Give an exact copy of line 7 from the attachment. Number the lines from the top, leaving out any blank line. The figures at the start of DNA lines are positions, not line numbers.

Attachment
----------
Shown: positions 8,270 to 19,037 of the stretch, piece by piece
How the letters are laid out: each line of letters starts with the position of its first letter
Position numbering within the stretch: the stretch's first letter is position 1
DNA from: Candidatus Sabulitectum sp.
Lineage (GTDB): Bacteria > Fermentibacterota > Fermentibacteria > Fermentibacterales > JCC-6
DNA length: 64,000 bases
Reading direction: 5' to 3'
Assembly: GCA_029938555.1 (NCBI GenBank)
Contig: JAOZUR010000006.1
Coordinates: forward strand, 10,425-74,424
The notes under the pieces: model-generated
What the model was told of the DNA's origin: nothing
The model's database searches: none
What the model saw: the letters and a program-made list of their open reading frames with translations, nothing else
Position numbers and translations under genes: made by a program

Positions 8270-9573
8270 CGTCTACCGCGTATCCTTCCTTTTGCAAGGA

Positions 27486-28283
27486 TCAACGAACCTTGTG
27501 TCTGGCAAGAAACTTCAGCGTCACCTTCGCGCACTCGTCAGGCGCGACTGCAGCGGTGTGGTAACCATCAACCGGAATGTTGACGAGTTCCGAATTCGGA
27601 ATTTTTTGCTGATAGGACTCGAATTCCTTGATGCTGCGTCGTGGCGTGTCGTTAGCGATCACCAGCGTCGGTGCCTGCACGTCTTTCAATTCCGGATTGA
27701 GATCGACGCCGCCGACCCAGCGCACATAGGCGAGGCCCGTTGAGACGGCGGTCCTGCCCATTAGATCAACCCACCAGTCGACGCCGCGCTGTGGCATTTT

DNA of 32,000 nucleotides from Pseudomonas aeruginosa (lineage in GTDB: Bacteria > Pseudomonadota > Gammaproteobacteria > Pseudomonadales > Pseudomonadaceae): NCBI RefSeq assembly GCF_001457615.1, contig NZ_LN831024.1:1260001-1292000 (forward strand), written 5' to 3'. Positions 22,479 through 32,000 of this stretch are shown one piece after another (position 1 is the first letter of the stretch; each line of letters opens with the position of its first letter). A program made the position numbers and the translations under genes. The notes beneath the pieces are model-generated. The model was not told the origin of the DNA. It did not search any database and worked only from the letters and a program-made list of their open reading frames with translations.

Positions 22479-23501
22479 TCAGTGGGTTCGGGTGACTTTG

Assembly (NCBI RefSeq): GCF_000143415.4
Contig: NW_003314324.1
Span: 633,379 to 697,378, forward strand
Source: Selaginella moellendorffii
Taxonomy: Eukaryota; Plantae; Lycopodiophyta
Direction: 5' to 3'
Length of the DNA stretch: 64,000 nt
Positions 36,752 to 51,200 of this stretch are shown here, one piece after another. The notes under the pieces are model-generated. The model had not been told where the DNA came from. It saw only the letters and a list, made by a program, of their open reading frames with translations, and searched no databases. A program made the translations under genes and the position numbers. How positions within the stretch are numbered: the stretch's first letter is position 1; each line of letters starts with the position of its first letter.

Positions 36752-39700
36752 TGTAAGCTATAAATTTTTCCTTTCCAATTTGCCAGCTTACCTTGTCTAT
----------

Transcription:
Reading direction: 5' to 3'